Looking into Screen Time: Mental Health and Binge Watching
methods-This study explores the relationship between self-identified binge watching and self-reported viewing habits with levels of stress and anxiety. Data was collected with North American affiliates of Amazon's Mechanical Turk (MTurk) in January 2015. Measures included an adapted version of Hovrath's (2004) Television Addiction Scale (to include Internet-streaming devices) and the short-form version of the Depression Anxiety Stress Scales (DASS-21). Participants (N = 408) were 53% female, 47% male, 74% White, with a Mean age of 37 years (SD = 14).
findings-Self-identified binge watchers (35%) indicated significantly higher levels of stress and anxiety, and both stress and anxiety were directly related to frequency of binge watching. Anxiety was inversely related to the frequency of watching, but directly related to the length of viewing episodes. Level of viewing addiction was strongly related to levels of stress and anxiety, explaining 26% and 62% of the variance, respectively.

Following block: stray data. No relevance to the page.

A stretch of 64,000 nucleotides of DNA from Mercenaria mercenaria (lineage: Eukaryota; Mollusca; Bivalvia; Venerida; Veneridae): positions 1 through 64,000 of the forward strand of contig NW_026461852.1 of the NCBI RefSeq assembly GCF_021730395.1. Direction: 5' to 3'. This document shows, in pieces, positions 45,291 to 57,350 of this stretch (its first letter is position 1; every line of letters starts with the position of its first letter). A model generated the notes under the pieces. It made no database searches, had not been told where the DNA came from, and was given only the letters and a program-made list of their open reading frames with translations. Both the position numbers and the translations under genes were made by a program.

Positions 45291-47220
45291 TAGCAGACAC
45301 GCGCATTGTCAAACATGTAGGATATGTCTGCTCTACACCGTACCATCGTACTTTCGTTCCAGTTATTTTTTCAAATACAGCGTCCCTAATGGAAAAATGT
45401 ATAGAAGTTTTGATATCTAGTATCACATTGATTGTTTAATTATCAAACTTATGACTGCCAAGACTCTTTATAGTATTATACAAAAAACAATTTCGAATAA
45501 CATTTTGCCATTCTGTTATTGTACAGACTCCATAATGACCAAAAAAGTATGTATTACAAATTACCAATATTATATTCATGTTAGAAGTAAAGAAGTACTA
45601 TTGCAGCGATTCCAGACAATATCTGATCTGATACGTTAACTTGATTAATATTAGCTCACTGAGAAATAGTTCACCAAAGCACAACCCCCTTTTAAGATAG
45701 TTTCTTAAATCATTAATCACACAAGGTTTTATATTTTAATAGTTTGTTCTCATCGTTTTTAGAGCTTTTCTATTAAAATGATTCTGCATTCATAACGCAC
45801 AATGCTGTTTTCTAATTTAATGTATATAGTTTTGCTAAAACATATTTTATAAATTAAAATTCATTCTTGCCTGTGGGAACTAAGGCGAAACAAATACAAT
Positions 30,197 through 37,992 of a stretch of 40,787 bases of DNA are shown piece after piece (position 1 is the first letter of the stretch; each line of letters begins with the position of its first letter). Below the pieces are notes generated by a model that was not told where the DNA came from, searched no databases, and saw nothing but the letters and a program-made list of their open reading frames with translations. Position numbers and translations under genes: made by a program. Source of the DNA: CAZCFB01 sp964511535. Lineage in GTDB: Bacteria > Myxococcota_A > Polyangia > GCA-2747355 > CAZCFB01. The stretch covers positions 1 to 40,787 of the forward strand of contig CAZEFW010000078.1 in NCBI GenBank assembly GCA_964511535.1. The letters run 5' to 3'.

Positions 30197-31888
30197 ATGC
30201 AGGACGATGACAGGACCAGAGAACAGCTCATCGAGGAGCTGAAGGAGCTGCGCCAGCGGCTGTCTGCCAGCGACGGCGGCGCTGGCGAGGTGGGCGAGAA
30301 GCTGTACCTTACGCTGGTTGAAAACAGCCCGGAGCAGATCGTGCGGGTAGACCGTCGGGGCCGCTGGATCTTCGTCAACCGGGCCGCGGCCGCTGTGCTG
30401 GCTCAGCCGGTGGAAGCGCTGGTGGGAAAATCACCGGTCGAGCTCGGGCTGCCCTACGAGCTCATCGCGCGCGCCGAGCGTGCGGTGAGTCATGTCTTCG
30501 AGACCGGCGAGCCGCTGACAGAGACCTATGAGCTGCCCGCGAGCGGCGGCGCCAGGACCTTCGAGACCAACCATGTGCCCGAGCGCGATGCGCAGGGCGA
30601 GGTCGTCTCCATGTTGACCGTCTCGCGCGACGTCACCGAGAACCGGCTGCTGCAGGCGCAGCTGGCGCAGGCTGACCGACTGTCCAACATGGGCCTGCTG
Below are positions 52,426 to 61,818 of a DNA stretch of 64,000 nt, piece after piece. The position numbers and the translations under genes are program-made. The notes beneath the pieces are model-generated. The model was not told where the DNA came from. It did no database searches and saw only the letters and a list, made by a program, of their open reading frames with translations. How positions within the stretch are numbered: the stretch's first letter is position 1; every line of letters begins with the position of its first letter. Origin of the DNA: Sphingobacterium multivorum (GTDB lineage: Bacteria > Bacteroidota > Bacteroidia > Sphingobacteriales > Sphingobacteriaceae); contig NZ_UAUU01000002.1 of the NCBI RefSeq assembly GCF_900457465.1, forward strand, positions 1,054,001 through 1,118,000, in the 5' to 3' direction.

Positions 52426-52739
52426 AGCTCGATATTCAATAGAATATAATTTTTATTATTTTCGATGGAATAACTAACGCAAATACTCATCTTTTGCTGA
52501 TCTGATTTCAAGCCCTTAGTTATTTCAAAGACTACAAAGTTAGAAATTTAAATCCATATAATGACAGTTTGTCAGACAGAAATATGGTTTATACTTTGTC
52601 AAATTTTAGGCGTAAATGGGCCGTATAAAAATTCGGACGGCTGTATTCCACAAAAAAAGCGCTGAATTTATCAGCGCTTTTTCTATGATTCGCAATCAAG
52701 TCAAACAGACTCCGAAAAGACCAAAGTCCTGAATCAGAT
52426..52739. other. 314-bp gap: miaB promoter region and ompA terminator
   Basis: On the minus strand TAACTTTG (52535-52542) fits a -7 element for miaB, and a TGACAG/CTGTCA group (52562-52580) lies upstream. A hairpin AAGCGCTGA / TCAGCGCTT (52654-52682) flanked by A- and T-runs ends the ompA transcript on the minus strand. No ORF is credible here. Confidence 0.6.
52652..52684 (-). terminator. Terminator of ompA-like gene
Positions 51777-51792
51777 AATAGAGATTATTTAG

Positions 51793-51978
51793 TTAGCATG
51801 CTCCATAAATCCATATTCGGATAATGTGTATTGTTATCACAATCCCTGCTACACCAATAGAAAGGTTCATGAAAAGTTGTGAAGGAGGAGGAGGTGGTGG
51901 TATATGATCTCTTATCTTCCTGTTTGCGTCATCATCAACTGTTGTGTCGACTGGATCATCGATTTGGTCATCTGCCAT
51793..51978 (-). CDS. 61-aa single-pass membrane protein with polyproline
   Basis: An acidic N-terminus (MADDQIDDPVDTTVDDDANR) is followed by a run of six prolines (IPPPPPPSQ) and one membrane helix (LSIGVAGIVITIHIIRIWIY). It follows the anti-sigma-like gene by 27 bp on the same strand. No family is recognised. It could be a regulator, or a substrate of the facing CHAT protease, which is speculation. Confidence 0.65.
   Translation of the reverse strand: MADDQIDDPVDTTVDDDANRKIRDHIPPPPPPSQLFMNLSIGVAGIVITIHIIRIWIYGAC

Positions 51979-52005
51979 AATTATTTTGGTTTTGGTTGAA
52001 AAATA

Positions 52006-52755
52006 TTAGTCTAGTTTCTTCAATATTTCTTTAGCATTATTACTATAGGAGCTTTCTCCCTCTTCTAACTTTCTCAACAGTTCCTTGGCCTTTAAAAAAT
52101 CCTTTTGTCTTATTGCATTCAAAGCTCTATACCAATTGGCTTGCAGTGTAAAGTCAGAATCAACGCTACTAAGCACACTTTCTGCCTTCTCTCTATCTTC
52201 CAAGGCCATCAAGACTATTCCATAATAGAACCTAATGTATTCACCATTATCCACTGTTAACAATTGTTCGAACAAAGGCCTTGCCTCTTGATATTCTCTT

implications-Public health professionals need to be aware of how new technologies may relate to mental health patterns. This preliminary investigation has demonstrated strong associations between binge watching, stress, and anxiety.
Learning Areas:Other professions or practice related to public health
Public health or related education
Demonstrate the relationship between binge watching of streaming devices and anxiety and stress.
Keyword(s): Mental Health, Internet
Qualified on the content I am responsible for because: As a doctoral student in public health I have completed many research projects. The project was completed with guidance of a professor in Psychology.
Any relevant financial relationships? No
I agree to comply with the American Public Health Association Conflict of Interest and Commercial Support Guidelines, and to disclose to the participants any off-label or experimental uses of a commercial product or service discussed in my presentation.